Apple announced at WWDC that they are starting to randomize MAC addresses of location scans and auto join scans in iOS 9, in addition to Unassociated PNO and ePNO scans (see the video around 8:00 for details).

While PNO and ePNO scans are well-defined, I could not find any details on location scans and auto join scans – they don't seem to be any official (IEEE) terms. They sound like scans to determine location or automatically join known networks – but from what I understood, this is precisely what PNO scans and ePNO scans are used for.

Could someone please clarify these terms for me?

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    Aug 11, 2017 at 17:32
  • Unfortunately, no answer here really answers this question and I couldn't find an answer myself.
    – clemenslm
    Aug 13, 2017 at 10:28

2 Answers 2


This document from Apple KB provides some background on Location scans.

It looks like that part of iOS is scanning for WiFi networks in the background and sending this data to Apple, enabling them to crowdsource a geo tagged map of WiFi access points to help with positioning accuracy in other apps.

EG: Your phone is at GPS co-ordinates Latitude:37.330558° and -122.029675° and reports to apple that it can see 8 wifi networks which it has discovered via the Location services scan. The phone then reports this data to Apple which it will compare to other devices data from the same area and, probably using signal strength data, will tri-laterate the AP location.

Why? So they can use the location of WiFi AP's to enhance positioning data so your apps/device can use that to send you useful data/ads/services.

Auto Join scans (I'm making an educated guess here) will be the scans that the device performs in order to discover commonly used and remembered networks eg; ClemensimHomeWiFi.

Basically it looks like Apple are extending the conditions when the device will use an obfuscated MAC address in these scans. Following the original release of this functionality in iOS8 it was discovered that randomisation only occurred under a VERY specific set of circumstances that most users would not enable/experience.

It has to use it's real mac address as soon as authentication occurs in order to maintain compatibility with WiFi standards that rely on mac filtering/auth.

As one of those people who is measuring foot traffic via the standard WiFi probes that Apple is altering this is an area of significant interest.

One thing is clear, Apple intend to aggressively pursue this path as a way to increase use of iBeacon and Apple services for advertisers wishing to reach consumers, it is NOT about user privacy. However, there is only so much they can do until the consequences start affecting performance on different WiFi networks and/or breaking the 802.11 specification.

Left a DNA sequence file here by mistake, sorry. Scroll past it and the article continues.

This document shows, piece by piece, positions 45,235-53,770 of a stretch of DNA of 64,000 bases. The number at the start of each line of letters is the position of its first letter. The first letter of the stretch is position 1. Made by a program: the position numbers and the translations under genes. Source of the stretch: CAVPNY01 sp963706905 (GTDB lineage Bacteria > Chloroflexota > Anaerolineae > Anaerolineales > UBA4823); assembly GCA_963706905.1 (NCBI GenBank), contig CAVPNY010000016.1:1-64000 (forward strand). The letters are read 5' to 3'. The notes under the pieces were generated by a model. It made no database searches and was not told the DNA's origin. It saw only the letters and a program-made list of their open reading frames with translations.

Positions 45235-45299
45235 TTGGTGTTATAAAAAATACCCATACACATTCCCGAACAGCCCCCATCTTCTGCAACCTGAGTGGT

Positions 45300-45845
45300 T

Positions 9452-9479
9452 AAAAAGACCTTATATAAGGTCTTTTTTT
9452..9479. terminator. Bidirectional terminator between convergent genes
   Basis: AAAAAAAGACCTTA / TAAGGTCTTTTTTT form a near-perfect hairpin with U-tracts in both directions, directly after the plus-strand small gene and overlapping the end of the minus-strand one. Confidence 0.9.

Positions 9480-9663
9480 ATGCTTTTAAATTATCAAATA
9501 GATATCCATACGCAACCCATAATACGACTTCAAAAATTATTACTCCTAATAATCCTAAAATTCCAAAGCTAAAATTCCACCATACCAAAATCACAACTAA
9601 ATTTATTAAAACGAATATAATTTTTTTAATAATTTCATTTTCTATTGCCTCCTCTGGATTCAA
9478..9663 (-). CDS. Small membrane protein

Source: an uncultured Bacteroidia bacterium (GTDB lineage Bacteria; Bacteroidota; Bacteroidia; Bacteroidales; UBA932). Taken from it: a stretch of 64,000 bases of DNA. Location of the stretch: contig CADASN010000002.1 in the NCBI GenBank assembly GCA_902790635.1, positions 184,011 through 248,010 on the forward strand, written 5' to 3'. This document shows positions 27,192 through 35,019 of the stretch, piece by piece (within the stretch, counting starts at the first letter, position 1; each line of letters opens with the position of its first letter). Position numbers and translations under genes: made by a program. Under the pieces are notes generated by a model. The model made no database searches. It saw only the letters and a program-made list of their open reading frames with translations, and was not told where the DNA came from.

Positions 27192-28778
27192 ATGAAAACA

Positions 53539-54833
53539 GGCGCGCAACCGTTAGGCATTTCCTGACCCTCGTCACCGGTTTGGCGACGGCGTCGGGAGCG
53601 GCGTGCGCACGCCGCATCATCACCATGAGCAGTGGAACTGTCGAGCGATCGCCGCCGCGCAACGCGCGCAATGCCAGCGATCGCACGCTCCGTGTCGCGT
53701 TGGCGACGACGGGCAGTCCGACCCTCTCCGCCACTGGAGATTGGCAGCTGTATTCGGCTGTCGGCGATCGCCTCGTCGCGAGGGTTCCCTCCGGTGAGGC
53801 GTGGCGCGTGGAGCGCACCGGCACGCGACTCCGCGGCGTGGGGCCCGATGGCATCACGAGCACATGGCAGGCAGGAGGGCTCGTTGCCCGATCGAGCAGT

• @Rollison: Thank you for your reply! What I find confusing is how the location scans and auto join scans are different from PNO and ePNO scans. Quoting apple.com/business/docs/iOS_Security_Guide.pdf "iOS 8 also uses a randomized MAC address when conducting enhanced Preferred Network Offload (ePNO) scans when a device is not associated with a Wi-Fi network or its processor is asleep. ePNO scans are run when a device uses Location Services for apps which use geofences, such as location-based reminders that determine whether the device is near a specific location." What's different?
    – clemenslm
    Jul 6, 2015 at 10:15

Documentation is quite sparse on these topics. Location scans are sent even if you are associated to a wireless network. They are used for geofencing as well as by apps and websites to help determine your location. Location scans are also used by Apple to pair up with GPS coordinates to help with allowing other people's WiFi-only devices (iPod Touch) to determine their location. This so-called 'crowd sourcing' of location info allows them to determine traffic speed, etc.

PNO scans and ePNO scans are only used when you are unassociated and the device is locked. They are used to automatically connect to networks for which you have a profile when the device is in a low-power state. In my testing the device does not probe for networks by name unless the network is configured with a hidden SSID (one more reason to not use hidden SSIDs).

Auto-Join scans are specifically associated with Captive WiFi Networks and Public Hotspots. This would include 802.11u/Hotspot 2.0/Passpoint networks, captive portal networks (Panera, Starbucks, etc.) and EAP-SIM networks.

In my testing with iOS 9.x there was no difference in the structure of the Probe Request frames sent by the device. Except in certain circumstances they are all sent to the Broadcast/Null SSID; you can't tell a Location Scan from a PNO Scan from an Auto-Join scan by looking at the packets.

Please note that most of this is from observation and packet captures using my own devices, not from Apple's documentation.

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